Yet another local government agency in California is under fire for the seemingly outsized compensation paid to one of its employees. This time the spotlight is on the Salinas Valley Memorial Healthcare System and its recently retired chief executive, Samuel Downing. The controversy isn't Downing's $150,000 annual pension as much as the $3.9 million in supplemental retirement benefits awarded by the healthcare system's board.
Downing's employers defended the supplemental payments, saying that consultants found them to be in line with what "comparable organizations" pay. But as The Times' Sam Allen reported Wednesday, Downing's package was far more generous than those promised to administrators of several larger public hospitals.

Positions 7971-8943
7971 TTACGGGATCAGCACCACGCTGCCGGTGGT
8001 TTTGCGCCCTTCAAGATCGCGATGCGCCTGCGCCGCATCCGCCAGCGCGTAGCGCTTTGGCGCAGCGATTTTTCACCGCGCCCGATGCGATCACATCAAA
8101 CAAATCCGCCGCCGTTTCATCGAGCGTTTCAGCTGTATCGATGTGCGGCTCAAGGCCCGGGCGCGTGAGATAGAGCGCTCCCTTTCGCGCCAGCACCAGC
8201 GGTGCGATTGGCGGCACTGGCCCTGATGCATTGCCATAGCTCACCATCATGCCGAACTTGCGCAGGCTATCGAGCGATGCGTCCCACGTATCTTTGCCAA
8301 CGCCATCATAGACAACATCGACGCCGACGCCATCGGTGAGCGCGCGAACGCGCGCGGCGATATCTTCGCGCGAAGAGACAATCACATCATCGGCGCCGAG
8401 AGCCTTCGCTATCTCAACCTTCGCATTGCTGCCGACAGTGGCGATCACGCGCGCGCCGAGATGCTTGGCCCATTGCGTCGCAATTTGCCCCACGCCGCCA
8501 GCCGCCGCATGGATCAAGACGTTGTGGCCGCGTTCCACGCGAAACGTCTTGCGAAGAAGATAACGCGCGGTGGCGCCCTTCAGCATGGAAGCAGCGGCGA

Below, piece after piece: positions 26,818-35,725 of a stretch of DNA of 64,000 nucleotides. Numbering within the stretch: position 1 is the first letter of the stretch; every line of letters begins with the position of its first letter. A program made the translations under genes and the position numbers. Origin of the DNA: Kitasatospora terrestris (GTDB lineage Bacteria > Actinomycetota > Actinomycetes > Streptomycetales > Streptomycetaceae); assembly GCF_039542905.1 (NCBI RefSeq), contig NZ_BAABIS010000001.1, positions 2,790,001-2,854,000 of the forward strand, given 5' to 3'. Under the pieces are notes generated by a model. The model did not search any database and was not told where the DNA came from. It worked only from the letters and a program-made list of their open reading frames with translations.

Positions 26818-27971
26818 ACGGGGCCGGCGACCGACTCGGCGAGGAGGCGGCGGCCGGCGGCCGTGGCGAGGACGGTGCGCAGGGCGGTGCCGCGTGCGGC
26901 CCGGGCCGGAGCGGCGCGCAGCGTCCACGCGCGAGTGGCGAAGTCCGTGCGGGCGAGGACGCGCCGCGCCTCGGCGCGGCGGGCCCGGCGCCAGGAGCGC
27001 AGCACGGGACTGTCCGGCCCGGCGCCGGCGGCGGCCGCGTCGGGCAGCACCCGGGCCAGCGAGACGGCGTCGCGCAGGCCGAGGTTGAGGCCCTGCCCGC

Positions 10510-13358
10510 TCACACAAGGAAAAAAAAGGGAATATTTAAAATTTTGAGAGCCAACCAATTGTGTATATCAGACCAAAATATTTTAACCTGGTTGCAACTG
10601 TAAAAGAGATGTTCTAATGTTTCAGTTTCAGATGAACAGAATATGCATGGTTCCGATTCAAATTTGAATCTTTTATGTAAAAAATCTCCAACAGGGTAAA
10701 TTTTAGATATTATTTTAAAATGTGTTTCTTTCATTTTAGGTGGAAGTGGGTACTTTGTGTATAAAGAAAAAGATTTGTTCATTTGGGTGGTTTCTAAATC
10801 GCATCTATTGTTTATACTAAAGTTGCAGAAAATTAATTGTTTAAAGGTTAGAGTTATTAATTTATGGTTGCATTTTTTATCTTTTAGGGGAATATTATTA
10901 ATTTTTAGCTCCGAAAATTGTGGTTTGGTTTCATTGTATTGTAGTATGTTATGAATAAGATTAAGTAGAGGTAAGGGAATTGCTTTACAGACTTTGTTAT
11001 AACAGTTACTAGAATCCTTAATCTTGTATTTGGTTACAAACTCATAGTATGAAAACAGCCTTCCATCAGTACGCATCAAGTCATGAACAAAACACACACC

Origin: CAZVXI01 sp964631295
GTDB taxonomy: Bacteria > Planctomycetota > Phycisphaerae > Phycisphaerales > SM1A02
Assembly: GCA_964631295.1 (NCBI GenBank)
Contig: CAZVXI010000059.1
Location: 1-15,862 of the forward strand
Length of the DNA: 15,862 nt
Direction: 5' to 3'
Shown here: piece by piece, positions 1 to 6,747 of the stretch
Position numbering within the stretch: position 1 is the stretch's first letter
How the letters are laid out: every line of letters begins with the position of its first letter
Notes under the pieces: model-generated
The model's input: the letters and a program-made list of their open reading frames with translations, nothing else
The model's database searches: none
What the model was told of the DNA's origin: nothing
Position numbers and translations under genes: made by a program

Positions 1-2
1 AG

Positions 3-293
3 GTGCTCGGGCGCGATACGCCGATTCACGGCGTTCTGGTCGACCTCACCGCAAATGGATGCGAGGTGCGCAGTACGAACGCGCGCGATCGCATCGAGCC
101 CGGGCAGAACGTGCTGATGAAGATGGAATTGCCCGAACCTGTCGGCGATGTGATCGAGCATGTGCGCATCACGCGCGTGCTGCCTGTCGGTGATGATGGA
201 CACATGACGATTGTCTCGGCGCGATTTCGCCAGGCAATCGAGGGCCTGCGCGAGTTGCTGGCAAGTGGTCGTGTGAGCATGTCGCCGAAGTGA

Tales like this one illustrate the challenge that public agencies face as they try to run big, costly programs effectively, whether hospitals or universities or prisons. They have to compete with the private sector to attract and keep talented administrators, and applicants may not be willing to take a much lower salary to work for government. But many taxpayers recoil from the idea of paying top dollar for top talent, arguing instead that work in public service requires a sacrifice.
Pensions in the public sector have become a particular sore point because they reward longevity, not performance, and because few private-sector employers provide them any longer to the rank and file. They're also straining some city and state budgets, leading lawmakers to press public workers — most of whom make a fraction of Downing's salary — to accept reduced benefits.